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MOSCOW, September 15 (Itar-Tass) — Kommersant writes about the problems that Gazprom’s South Stream project could be facing in the short run. The signing of a shareholder agreement with the project participants – Italy’s ENI, France’s EDF and Germany’s Wintershall – on their entry into the project and guarantees of its launch that is scheduled for September 16 created the news topic.
The newspaper notes that it will be a legally binding document - in contrast to all that have been signed within the project so far. The agreement will be signed in the presence of RF Prime Minister Vladimir Putin. However, the newspaper notes, in the run-up to the appearance of a key document on South Stream, European authorities, which have long been trying to fight the monopoly of Gazprom and are implementing a competing pipeline project Nabucco, have begun to exert unprecedented pressure on the participants in the Russian project.
In particular, the publication writes about a statement EU Energy Commissioner Gunther Oettinger made in Cologne. He assessed South Stream as an attempt by the Russians to prevent the Southern Corridor project, i.e. natural gas delivery to Europe on a route bypassing Russia: from Turkmenistan on the Caspian seabed to Azerbaijan and then through Turkey with the use of the Trans-Caspian pipeline and Nabucco gas pipeline. Gunther Oettinger warned Russia: if it really believes that South Stream “or any other political pressure on Ashgabat and Baku” will make Europe abandon the Trans-Caspian gas pipeline or Nabucco pipeline, “personally I will have less confidence in long-term gas contracts and will less believe that gas is not a political tool.”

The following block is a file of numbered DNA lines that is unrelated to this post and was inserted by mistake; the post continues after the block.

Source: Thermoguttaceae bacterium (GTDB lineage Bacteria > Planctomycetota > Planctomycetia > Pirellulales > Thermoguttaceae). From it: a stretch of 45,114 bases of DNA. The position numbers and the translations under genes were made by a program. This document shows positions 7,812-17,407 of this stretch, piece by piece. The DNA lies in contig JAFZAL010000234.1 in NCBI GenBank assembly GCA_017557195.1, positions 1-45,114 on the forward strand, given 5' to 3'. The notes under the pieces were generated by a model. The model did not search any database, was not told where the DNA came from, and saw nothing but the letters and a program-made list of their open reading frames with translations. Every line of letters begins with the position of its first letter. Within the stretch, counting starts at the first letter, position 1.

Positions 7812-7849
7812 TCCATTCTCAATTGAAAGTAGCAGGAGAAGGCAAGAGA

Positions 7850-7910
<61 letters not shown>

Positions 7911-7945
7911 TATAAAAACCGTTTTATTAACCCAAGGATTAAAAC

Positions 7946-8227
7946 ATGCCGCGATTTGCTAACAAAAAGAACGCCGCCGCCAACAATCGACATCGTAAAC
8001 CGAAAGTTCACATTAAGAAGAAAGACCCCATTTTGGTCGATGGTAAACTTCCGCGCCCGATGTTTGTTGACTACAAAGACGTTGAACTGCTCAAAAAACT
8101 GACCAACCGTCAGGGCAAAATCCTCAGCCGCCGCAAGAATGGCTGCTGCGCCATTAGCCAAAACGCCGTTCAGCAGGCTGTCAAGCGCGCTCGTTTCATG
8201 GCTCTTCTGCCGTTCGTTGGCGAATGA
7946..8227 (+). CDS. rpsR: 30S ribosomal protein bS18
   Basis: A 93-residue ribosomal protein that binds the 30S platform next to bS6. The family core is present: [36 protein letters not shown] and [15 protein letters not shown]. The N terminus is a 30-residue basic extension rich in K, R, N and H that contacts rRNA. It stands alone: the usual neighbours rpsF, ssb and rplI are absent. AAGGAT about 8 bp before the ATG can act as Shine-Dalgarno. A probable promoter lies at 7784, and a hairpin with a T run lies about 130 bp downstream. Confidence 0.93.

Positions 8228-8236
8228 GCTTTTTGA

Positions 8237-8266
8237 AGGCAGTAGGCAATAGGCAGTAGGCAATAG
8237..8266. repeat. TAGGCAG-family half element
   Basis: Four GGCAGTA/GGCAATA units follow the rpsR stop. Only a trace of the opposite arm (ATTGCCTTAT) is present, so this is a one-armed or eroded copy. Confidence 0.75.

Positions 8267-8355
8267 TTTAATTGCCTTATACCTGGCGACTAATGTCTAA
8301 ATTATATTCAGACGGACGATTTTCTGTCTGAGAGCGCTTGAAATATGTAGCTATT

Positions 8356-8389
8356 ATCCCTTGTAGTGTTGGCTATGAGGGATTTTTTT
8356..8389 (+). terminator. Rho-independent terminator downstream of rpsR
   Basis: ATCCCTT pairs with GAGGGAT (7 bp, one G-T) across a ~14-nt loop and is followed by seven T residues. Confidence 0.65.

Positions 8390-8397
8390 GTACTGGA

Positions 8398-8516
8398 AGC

It is not for the first time that the Russian side listens to Gunther Oettinger’s harsh rebuffs, but in Cologne he resorted to what Europe has never done before – exerting an open pressure not only on Gazprom, but also on its European partners in South Stream. The fact that such statements are made by the European commissioner are unpleasant for Moscow also because it is the European Commission that has recently begun to claim the status of the chief negotiator with Russia on the gas import terms, as well as with other countries on the creation of the Southern Corridor.
“They make it clear to us that the Trans-Caspian gas pipeline will appear in any case, and to build South Stream or not in these conditions – it’s up to us,” Rusenergy head Mikhail Krutikhin comments on the situation. “It is only polemics so far, but the risk that South Stream will be frozen or incompletely loaded because of Europe’s strong desire to launch an alternative pipe persists.”
On the other hand, Krutikhin says, giving up of South Stream with the launch of the Southern Corridor will mean for Russia increased dependence on gas transit through Ukraine, and if “today Moscow dictates to Kiev, then the situation will change to exactly the opposite.”
However, head of East European Gas Analysis Mikhail Korchemkin notes that Moscow will not give up South Stream, despite the fact that it is very costly and economically not very advantageous for Gazprom, because it would mean losing face for the Russian side.